Cheating at Admissions; Cheating at Justice

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March 25, 2019


A Message From Our Executive Director,
Phil Telfeyan

The college admissions scandal -- while shocking in some ways -- has revealed what most Americans have always known: the rich have many advantages when it comes to higher education. As bad (and as illegal) as it is to bribe admissions officers, SAT proctors, and athletics coaches to get one’s own child admitted to a prestigious university, it is only the newest way we’ve learned that some wealthy parents have of manipulating the admissions system to their advantage.

When Jared Kushner’s father made a $2.5 million donation to Harvard University -- coincidentally at the same time Jared was applying to college -- the wealthy applicant clearly had a leg up against his peers. Those other applicants may have been just as qualified as Jared Kushner, but if their parents couldn’t afford a $2.5 million donation, they lost out on that route of charming an admissions office.

The spectrum of ways of buying admission into college is a blurry one. It includes outright bribery -- which is a crime -- and many non-criminal acts like making large donations, hiring high-priced SAT tutors, or paying professional editors who will turn your kid’s mediocre college admissions essay into a work of art. While these approaches vary in how our society views them and whether they are criminally illegal, they all have one thing in common: they give the rich an advantage that isn’t merit-based, while putting poor applicants at a disadvantage that is purely wealth-based.

Our justice system has the same set of wealth-based inequalities but, unfortunately, virtually all of the advantages the rich have in the justice system are legally codified. Many of the wealthy crooks who participated in bribery for college admissions have been able to by their way out of jail.

Money bail is perhaps the most blatant example of wealth-based discrimination in our justice system, and it is completely legal. But it is as wrong as bribery, and it is just as irrational. How would we feel if two people were charged with the same crime, and one sat in jail pending trial while the other was released because he bribed the judge with $500,000? That’s corruption.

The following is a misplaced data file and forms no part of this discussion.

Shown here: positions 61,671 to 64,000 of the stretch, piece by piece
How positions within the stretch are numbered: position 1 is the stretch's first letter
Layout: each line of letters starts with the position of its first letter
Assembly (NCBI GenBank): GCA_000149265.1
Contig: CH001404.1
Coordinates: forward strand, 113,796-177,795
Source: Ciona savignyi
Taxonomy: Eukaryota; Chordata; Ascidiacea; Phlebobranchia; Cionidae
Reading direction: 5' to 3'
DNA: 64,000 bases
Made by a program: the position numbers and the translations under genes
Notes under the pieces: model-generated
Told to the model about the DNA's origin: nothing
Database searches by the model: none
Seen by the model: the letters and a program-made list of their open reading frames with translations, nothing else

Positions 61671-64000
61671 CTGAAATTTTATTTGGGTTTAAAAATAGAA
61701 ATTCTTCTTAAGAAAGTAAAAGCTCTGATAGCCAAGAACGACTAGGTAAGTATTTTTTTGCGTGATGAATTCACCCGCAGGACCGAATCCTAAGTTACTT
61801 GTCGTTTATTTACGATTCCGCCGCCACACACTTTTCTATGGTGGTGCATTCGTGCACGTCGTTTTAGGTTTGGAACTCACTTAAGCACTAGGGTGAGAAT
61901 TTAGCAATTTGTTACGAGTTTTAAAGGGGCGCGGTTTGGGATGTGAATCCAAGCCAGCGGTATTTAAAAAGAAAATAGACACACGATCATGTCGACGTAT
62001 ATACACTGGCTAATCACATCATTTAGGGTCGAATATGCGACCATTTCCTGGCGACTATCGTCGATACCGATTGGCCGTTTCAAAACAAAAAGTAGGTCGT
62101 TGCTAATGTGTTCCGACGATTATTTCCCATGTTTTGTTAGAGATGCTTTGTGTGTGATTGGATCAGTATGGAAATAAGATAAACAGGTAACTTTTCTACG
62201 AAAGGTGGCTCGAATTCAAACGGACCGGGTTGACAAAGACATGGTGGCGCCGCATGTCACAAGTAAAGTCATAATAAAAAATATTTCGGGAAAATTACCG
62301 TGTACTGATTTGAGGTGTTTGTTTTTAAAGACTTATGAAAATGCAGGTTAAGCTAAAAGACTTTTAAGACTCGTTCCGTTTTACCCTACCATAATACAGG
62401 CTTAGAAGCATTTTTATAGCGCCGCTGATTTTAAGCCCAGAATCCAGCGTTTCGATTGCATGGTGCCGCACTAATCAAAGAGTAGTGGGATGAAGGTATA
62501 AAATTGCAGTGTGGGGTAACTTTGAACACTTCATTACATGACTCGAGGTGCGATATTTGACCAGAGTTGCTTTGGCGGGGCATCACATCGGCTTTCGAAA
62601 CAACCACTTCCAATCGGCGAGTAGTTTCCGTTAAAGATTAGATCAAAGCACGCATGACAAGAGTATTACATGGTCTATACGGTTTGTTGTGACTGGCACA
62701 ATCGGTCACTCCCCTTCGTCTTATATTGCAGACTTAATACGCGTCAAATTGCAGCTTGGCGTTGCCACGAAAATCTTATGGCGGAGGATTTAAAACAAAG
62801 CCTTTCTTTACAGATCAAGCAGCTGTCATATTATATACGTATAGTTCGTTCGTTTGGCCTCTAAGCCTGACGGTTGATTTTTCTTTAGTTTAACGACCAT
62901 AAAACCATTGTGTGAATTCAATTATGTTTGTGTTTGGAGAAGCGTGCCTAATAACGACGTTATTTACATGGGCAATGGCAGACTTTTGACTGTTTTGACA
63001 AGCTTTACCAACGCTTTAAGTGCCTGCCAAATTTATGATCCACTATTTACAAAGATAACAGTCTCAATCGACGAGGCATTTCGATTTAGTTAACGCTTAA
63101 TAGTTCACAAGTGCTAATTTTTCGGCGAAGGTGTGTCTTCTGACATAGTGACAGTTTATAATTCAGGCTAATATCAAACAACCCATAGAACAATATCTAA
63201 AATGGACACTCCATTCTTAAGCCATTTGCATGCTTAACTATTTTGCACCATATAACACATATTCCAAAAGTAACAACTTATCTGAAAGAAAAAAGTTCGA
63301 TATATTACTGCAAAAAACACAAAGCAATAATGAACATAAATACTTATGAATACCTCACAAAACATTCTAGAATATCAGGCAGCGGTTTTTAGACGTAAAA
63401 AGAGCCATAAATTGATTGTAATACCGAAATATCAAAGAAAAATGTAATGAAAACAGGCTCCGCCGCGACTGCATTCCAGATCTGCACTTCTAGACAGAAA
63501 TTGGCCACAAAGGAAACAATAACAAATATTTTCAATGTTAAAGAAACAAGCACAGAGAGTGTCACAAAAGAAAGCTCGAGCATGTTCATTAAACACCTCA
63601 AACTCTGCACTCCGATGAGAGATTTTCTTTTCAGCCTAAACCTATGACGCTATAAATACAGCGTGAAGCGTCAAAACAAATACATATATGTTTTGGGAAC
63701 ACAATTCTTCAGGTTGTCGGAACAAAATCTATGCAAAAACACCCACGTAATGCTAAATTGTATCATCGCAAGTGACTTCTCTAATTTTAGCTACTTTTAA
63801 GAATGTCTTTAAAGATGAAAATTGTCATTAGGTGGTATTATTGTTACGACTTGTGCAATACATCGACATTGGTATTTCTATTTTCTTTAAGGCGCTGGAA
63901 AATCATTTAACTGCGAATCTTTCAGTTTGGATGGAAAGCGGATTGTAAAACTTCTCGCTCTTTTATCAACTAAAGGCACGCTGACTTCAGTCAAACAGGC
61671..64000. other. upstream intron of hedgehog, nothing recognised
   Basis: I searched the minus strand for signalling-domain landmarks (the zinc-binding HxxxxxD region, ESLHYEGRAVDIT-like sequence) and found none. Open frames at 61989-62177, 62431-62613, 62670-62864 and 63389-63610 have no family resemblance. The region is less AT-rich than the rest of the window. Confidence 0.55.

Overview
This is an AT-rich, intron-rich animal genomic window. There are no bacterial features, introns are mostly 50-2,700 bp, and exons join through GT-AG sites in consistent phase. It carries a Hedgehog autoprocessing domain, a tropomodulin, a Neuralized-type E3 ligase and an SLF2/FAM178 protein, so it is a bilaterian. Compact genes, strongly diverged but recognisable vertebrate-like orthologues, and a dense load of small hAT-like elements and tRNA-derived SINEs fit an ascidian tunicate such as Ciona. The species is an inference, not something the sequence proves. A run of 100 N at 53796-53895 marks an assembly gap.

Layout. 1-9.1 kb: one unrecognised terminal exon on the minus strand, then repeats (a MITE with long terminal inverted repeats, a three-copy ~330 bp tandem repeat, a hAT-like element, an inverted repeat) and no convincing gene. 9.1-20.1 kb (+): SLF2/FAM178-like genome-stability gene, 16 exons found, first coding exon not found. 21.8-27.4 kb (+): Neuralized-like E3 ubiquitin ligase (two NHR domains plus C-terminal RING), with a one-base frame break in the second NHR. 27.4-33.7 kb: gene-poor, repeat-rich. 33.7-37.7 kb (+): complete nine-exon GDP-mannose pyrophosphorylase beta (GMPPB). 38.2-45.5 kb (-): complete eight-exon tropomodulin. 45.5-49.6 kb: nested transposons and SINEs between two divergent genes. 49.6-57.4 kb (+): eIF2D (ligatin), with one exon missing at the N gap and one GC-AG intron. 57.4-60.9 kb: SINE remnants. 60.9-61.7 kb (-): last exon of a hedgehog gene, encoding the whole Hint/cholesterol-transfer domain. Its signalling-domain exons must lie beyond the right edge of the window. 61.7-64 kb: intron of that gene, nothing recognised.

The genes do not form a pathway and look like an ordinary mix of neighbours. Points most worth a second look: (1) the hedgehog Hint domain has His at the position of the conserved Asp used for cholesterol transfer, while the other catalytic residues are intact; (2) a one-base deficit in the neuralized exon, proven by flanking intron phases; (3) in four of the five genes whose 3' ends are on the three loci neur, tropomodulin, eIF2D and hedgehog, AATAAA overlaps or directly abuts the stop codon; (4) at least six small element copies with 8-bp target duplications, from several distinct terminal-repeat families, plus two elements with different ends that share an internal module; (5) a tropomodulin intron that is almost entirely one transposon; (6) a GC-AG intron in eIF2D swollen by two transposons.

But when the ringleader of the college admissions scandal posted $500,000 to get released pretrial, our legal system didn’t bat an eye. William Rick Singer -- who founded the companies that facilitated bribes for admissions -- was offered a price-tag for his freedom. The judge told him to pay $500,000 to get out of federal jail. He paid it. Now he walks freely while the case proceeds.

Felicity Huffman was taken into FBI custody, and she was also given a price-tag for her freedom. The judge said she could walk free for $250,000. She paid it. Now she too is free while her case proceeds.

Because it’s legally codified, we don’t consider the payment of money bail to be a bribe. But it’s clearly an advantage the rich have over everyone else, and it’s an inequality in the justice system that we shouldn’t stand for. What makes these cases even more egregious is that Singer, Huffman, and other wealthy defendants don’t even have to turn over any money. Just being rich is enough.

Singer posted a property bond, which is an invisible lien on his brother’s home to secure the bond. Singer never had to write a check or give any money, and his brother’s home isn’t seized; it’s still his brother’s home. Huffman only had to sign a signature bond for her $250,000 money bail. She didn’t have to pay any of it; she only promised to pay it if she skips court.

The rich have advantages in college admissions, and they have advantages in the justice system. Both situations are tragic inequalities, but the wealth-based inequality in the justice system is simply unacceptable. The point of justice is that it is equal; that’s why the slogan of the U.S. Supreme Court is “equal justice under law.” If justice isn’t equal, 
it isn’t justice.

Right now, we’re stuck with an unequal justice system that doesn’t resemble the ideals it is supposed to represent. Only when rich and poor are treated equally under the law will we have a justice system deserving to be called justice.